In 2021, Horwitz returned to play for the Vancouver Canadians, who were now the Blue Jays High-A affiliate after the restructuring of Minor League Baseball. However, due to the U.S.-Canada border being shut down, the Canadians were unable to play their games in Vancouver.

“We were in Hillsboro, Oregon, sharing the stadium with the Hops,” Horwitz explained. “It turned out pretty good. The one downside was attendance at the home games. There were nights we had three or four fans. That was the tough part. Coming back to New Hampshire and then Buffalo this year, I’ve realized how important fans are to the game. They really do make it a lot more fun.”

Despite the low fan turnout, Horwitz put together a fine season. He was once again named a post-season all-star and slashed .291/.401/.445 with 10 home runs, leading the league in walks with seventy and only striking out sixty-six times. He also had a twenty-eight-game hitting streak, breaking a league record that had stood for fifty-nine years.

“Me and Tanner Morris were doing it together,” Horwitz remembered. “We had the exact same hitting streak through like fifteen games – and someone brought it up to us. We were like – oh, that’s cool. I think he fell out around twenty and I just kept going. That’s when I kind of felt it – when he dropped out and it was just me. It was fun but streaks come and go.”

Horwitz earned a late-season call-up to New Hampshire, where he played five games for the Double-A Fisher Cats, going 6-for-16 (.375) with two home runs. He then reported to the Arizona Fall League, where he slashed .375/.460/.484 for the Mesa Solar Sox. He was named an AFL Rising Star and, along with current Bisons Gabriel Moreno and Graham Spraker, helped lead the Solar Sox to the league championship.

“That was similar to my Cape Cod experience,” he said. “I was coming off a good year in High-A, but most of the guys were from Double-A and Triple-A. So it kind of gave me that reassurance that I can do this and a belief that I am good enough.”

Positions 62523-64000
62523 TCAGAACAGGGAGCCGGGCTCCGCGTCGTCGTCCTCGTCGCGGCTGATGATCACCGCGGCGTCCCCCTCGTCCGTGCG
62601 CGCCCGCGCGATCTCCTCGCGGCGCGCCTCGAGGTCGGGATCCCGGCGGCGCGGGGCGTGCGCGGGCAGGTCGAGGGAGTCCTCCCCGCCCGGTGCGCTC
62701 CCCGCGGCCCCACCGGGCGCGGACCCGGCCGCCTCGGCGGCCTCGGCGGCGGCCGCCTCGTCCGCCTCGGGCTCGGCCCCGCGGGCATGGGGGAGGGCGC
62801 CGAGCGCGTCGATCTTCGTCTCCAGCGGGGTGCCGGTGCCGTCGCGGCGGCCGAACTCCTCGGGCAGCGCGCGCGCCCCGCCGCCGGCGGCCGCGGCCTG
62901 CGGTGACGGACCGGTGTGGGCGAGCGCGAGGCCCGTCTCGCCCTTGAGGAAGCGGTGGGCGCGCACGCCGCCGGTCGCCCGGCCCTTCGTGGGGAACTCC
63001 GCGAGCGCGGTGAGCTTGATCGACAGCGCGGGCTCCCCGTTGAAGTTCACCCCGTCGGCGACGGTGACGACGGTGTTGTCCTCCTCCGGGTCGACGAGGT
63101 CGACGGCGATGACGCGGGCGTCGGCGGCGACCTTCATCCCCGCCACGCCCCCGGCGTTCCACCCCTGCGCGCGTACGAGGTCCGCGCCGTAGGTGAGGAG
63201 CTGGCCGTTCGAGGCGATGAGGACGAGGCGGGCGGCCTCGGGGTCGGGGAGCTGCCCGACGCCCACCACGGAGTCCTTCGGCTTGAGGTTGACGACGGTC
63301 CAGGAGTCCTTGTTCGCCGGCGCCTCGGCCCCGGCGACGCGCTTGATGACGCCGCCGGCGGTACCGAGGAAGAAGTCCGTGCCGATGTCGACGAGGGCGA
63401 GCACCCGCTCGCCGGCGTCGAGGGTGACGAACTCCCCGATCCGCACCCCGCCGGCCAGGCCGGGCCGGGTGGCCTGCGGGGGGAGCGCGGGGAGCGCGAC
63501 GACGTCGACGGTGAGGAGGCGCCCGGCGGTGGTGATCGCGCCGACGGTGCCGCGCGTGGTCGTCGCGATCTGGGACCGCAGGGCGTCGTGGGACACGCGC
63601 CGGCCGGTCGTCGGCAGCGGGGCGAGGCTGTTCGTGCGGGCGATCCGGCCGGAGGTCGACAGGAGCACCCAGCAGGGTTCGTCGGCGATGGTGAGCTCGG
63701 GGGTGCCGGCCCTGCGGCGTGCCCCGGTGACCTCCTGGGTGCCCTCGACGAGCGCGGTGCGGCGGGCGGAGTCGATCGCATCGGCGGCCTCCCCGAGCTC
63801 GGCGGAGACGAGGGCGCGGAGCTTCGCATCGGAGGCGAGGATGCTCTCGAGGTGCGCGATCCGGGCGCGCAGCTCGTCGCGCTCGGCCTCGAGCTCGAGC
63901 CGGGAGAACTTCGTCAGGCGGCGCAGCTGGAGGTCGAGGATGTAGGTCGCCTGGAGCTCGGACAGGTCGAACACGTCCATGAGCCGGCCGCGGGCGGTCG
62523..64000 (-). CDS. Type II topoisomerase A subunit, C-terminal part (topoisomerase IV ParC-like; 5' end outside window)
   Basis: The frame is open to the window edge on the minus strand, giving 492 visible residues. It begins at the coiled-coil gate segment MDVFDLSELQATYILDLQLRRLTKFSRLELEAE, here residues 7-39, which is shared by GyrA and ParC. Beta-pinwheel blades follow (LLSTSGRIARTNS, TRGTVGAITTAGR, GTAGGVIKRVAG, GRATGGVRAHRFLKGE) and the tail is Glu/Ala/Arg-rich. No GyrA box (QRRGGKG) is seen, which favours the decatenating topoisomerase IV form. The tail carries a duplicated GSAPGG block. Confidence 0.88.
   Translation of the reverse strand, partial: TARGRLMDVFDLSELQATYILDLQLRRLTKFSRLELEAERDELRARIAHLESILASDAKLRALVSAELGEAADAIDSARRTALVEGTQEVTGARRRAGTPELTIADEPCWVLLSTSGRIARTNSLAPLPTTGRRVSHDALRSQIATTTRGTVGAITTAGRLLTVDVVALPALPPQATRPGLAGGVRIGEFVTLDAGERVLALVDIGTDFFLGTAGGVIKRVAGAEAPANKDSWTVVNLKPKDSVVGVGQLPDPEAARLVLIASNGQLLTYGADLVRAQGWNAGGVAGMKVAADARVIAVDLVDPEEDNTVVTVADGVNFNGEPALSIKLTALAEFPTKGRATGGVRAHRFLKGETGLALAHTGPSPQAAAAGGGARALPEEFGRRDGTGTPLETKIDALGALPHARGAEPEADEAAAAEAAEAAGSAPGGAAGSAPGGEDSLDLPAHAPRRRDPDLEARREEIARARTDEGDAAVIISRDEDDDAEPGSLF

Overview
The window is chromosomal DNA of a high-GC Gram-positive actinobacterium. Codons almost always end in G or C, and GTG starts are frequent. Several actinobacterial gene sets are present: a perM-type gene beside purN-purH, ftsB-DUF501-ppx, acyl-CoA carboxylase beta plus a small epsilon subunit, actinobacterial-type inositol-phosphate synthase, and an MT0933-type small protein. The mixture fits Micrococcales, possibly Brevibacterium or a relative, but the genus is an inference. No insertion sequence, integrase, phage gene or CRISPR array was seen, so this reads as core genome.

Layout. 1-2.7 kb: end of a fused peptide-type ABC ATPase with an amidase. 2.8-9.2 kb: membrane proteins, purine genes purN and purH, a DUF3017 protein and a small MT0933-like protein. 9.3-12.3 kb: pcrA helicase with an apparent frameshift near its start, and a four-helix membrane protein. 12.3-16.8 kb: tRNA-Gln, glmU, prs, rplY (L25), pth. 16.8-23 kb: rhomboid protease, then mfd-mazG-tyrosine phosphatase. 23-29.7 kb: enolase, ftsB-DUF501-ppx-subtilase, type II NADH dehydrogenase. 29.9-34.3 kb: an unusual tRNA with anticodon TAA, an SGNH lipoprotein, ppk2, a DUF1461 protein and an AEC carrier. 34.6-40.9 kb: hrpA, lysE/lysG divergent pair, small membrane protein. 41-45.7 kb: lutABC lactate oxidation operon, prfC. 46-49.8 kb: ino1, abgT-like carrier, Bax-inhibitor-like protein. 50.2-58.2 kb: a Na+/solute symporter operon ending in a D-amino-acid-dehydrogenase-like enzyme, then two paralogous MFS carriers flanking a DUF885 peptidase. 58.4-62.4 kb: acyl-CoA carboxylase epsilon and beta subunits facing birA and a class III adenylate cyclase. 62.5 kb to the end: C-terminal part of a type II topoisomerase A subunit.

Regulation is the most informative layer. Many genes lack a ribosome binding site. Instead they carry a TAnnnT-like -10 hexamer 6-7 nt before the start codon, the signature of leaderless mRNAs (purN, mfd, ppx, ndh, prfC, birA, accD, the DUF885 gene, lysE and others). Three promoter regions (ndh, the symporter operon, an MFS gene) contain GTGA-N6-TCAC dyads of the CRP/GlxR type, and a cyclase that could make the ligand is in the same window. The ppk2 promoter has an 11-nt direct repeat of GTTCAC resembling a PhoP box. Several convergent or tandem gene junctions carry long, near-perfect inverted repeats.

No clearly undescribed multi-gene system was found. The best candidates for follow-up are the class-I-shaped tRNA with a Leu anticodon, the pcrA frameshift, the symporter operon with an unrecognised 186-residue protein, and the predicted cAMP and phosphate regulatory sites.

“We had a really good team. Just getting to bond with Moreno and Spraker was awesome because I hadn’t really had a chance to play with those guys much. We were with the Orioles, the Marlins, the A’s – so I got to meet a lot of cool people and made a lot of friends that are going to be around for a while in this game.”

Hurwitz chats with Otto López. Photo Credit: Brian M. Frank, The Herd Chronicles

His hot hitting continued into this season. He slashed .297/.413/.517 in seventy games at Double-A New Hampshire before being promoted to Buffalo. He says the biggest adjustment coming to Triple-A has been facing pitchers with more sophisticated game plans.

“These pitchers definitely know what they want to do,” he explained. “They have a plan for sure. That’s one difference I notice is that sometimes in Double-A you get a few guys that have their plan and they’re going to stick to it. But a lot of the time there were a lot of high velo guys that were just going to try to blow it by you. Here, it’s kind of like this is what I’m good at and I’m going to attack you with that. That’s when you have to be that complete hitter, like I said earlier, and just really battle.”

He’s concentrating on improving his defensive versatility this season. Drafted as a first baseman, he’s recently added left field and second base to his defensive repertoire.

“I played some left field the last few years,” he said, “but this year I’ve done more for sure – and that’s great for me just to get more versatile. I got one game last year at second base and then I got one this year and we’re trying to work that in more, so hopefully that works out too.”

“In high school I played shortstop and second base, so I have some history there – but it’s been a little bit. In the outfield, I’m definitely getting more and more comfortable out there. It’s the same thing, just getting those reps that I need to build that foundation.”

“It’s just getting that versatility. It’s finding a way to get my bat in the lineup. So far my bat’s proven to be good and we’re going to try to get that into the lineup – hopefully in Toronto where the lineup up there is already really good. So if I can get in playing left, get in at second, at first. Just making me more versatile is going to be beneficial.”


bottom of page